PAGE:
“I am happy when I am away from here.” Or he had been for years, or perhaps not happy but content. But he had been happy on the ship during the days Emerald had come to his cabin. What was it with women and their desire to make a man think his life was incomplete if it was not flooded with happiness. He had his business, he lived well, he did not lack anything––except Emerald––his heart surged with a deep regret.

“You are not happy in India,” Rose answered, her fingers touching his cheek. “You are lonely, but still you will not let anyone close, even your little sister who has adored you since she was three and only wishes good things for you.”

“Only since you were three?” he answered, cupping her chin and kissing her cheek. “I have adored you since you were born.”

She smiled.

“I will miss you, Rose. Considerably. But I cannot stay. Write to me as you have always done.”

“And you will rarely reply, as you have always done.”

“I will try to write more frequently.”

“And forget.” She held his hands. “I will come and say goodbye when you leave. Have you told, Mama?”

“No, you may do it for me when I am gone. I am sure she will celebrate this evening.”


He laughed.

“She will not be happy, you know she will consider it a failing that you are walking away from your responsibility. I presume Frederick knows?”

“He does and I have bid Fred marry and bear heirs. That is what mother wants.”

Rose shook her head, tears filling her eyes and held him again.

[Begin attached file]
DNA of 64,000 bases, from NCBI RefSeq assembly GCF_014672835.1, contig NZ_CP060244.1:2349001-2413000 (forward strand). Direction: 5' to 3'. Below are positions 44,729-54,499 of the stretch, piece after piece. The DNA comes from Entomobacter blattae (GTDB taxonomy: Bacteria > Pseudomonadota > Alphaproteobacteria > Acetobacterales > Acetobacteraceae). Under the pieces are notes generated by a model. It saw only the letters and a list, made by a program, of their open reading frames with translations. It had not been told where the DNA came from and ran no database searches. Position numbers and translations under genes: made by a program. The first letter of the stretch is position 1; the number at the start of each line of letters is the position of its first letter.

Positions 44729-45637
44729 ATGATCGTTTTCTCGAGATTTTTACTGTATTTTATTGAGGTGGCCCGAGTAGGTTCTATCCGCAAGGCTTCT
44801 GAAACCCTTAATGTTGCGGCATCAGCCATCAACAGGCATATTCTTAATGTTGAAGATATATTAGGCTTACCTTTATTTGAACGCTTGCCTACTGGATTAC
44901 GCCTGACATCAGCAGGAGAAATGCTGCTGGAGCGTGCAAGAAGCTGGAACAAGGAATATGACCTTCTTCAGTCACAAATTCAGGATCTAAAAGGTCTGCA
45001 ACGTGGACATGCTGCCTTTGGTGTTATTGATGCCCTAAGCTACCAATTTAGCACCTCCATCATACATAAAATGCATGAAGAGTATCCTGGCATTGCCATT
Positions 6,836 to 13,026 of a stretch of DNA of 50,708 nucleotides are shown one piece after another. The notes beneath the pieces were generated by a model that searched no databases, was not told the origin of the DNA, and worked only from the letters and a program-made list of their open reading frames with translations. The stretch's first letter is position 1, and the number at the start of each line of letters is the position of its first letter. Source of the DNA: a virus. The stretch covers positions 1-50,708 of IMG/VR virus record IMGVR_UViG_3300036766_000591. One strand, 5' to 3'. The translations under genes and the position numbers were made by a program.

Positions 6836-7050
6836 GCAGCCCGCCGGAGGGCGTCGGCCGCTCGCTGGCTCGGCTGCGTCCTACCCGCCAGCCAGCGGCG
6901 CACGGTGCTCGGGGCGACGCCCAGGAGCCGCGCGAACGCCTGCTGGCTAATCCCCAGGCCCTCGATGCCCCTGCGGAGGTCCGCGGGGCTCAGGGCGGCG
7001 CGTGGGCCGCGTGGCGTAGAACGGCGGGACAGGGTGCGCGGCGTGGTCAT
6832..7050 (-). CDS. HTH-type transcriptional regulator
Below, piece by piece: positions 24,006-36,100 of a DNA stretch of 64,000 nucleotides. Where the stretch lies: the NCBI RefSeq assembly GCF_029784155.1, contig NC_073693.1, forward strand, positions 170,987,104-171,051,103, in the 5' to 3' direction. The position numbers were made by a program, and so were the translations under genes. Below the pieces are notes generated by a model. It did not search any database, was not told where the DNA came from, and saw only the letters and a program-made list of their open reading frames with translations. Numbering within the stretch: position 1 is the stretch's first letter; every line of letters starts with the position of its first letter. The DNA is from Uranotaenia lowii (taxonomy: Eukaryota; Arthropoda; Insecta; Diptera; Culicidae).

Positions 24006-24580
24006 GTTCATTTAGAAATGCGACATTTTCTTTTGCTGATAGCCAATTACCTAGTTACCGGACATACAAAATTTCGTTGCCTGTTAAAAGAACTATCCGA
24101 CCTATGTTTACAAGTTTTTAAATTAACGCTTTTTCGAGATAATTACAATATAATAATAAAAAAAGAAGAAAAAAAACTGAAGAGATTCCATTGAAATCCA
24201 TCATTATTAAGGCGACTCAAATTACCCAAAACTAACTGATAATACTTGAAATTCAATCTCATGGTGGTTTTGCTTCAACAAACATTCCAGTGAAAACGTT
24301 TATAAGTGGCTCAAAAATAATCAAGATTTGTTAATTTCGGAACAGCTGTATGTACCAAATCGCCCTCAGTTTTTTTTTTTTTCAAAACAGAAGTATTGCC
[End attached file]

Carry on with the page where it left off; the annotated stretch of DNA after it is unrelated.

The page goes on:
*    *   *


Emerald had slept for hours, it was eleven when she woke fully. As she woke the conversations that had been spoken last night returned to her like whispers spoken across the room.

“Have Rose take you to your aunt. Insist your aunt take you home tonight. Sleep and tomorrow eat. I can see you have not been doing so. When you feel stronger, speak to Sunderland and tell him you want to wait until your father arrives.”

The daylight reached across her middle from a gap in the curtains. She stretched like a cat, for the first time in weeks feeling unburdened. Her father was in the house and she was no longer entangled in an misguided engagement.

“Your father will give you another choice, to go home.”


Emerald sat upright and moved the sheet aside to get up. “Rita!”

Rita appeared from the dressing room. “Miss Emma. You slept late, but The Governor insisted I not wake you.”

“I was tired. Is my father downstairs?”

“He is. Shall I send word to say you have woken?”

“Yes, please do.” Emerald smiled.

Richard had promised that her father would come, and he had.

A smile lifted Emerald’s lips as she slid off the bed.

Rita poured water into a washing bowl.